- Maintain relationships with your partner: Having relationships with your partner will produce endorphins that are the hormones of happiness and will undoubtedly help you fall asleep.
Do relaxing, effortless activities so you can sleep like a baby.
Maintain a routine for sleeping at night
While sleep can be easy, there are many habits and customs that influence sleep time:
- Provide a comfortable environment: Check that the temperature in your room is always adequate, and avoid loud noises and the presence of light. In addition it tries to ventilate well the room before sleeping to purify the air and to avoid bad smells.
- Go to sleep and always get up at the same time: even on weekends! Trying to regulate your hours of sleep by going to bed and getting up at the same time will help you maintain your sleep-wake rhythm.
- Use the bed only to rest or to share with your partner. It is very important that your brain relates the bed to relaxing and pleasurable activities and not to everyday stressful ones.
- Take a relaxing bath: A long bath of warm water with foam and sea salts minutes before you go to rest, is sometimes all you need to rest.
- Avoid sleeping on your back: Although before pregnancy it was the most comfortable place to sleep, this position places the weight of the uterus on your back and increases back pain, as well as can worsen digestive problems, heartburn and hemorrhoids.
- Try sleeping on your side, on your left side: This position improves circulation and makes it flow better to your baby, also reduces swelling of the feet and will help you fall asleep when your belly is much bigger.
- Placing a cushion between your knees will help align your back and avoid hip pain.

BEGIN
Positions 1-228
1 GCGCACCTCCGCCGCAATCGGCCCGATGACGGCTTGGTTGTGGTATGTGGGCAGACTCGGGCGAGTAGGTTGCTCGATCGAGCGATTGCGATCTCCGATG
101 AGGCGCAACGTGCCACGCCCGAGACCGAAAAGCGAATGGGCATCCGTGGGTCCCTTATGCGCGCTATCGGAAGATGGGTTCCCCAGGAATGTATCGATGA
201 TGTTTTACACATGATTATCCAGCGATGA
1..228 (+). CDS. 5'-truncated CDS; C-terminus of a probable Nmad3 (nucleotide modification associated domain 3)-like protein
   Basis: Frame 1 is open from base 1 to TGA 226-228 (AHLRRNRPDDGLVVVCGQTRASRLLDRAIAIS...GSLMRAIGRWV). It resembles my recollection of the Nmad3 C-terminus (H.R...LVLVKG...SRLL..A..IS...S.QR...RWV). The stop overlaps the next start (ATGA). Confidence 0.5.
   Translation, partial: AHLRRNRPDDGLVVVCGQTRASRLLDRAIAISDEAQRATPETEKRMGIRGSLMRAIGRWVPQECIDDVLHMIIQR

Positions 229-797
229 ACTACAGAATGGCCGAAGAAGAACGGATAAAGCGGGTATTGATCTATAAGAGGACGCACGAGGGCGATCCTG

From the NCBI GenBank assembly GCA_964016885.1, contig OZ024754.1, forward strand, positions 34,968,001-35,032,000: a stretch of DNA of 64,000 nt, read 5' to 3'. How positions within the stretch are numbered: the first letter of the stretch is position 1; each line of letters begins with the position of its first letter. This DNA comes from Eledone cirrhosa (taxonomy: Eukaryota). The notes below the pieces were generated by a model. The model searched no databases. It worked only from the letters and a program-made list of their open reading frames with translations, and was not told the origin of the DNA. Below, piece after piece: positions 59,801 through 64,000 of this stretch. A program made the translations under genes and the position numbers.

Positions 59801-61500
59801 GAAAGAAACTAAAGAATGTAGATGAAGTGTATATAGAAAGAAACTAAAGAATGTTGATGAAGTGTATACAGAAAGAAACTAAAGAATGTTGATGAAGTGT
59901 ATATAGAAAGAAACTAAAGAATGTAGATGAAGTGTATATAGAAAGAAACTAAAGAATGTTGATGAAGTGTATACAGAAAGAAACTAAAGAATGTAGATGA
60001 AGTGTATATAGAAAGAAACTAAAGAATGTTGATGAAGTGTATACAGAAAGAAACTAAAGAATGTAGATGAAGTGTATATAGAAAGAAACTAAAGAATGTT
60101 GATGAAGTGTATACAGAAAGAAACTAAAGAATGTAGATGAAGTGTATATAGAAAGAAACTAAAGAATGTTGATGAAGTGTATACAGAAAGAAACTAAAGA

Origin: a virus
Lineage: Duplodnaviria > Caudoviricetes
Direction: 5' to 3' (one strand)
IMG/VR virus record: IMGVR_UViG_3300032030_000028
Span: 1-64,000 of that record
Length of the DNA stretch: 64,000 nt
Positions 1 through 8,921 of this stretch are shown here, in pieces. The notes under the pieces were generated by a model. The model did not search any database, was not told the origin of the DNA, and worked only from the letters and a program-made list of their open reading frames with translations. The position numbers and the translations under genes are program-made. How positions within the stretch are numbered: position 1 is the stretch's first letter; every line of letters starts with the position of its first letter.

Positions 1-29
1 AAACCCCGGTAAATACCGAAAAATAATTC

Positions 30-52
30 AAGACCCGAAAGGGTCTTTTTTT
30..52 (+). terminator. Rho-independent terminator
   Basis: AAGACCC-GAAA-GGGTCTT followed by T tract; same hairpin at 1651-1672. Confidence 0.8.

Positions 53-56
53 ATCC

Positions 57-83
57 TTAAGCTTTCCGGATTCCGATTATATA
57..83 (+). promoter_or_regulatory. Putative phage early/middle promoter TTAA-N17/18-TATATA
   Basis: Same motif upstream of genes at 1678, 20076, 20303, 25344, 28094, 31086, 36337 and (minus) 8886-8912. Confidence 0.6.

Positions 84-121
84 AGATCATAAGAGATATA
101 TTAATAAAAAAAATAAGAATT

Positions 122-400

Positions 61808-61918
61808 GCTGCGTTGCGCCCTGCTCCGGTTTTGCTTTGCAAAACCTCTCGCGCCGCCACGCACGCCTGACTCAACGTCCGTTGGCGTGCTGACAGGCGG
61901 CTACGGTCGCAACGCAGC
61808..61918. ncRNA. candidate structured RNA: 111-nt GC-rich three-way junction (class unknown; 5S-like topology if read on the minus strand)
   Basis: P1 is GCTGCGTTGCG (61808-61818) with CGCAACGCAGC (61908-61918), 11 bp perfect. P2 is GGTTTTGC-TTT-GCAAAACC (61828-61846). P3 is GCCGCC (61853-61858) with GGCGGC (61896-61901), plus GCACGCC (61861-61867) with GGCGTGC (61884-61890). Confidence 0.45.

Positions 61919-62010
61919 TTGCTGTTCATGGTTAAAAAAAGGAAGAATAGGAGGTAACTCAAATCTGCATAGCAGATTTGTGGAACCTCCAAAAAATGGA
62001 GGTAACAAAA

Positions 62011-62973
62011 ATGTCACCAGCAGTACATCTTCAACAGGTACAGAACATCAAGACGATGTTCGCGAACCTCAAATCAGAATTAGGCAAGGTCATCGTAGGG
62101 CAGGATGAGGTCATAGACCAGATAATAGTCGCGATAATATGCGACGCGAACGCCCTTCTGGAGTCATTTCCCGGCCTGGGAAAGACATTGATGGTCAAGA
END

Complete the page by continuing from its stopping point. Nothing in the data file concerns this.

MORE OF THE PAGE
This is the best sleeping position
And if you can’t fall asleep… How can you sleep during pregnancy?
Can’t you sleep? Let’s see what you can do in these cases
- If after a while you don’t fall asleep, get up and do something like reading or watching TV. Turning around in bed just makes you more desperate. The idea is that while you’re busy with something else, you’ll feel sleepy again.
- If you are worried or anxious about something, you can try to plan or organize it, for example by creating a list.
- Have a glass of hot milk with honey: It has been shown that hot milk with honey helps you sleep peacefully and rest better.
- Eat a banana to relieve cramps: Sometimes it is the cramps in the legs that prevent us from sleeping and to avoid them there is nothing better than eating a banana before going to sleep, (it contains a lot of potassium, which is beneficial for the muscles) or performing a gentle massage.
- If these remedies don’t work, it’s time to ask your doctor what natural herbal painkillers you can take to help you sleep.
Remember that there will always be nights in which, in spite of following these advices, we will not be able to sleep well or have many sleep interruptions. Don’t despair!
Sleeping little or not as well as before is absolutely normal in pregnancy, especially during the last few weeks. But even if you feel that there is no way to sleep at this stage, it is a matter of time and practice for you to find a good ritual to help you.
You may be interested:
- What is Psychological Pregnancy?
- Pregnancy at menopause
- Symptoms of Pregnancy: The definitive guide organized quarterly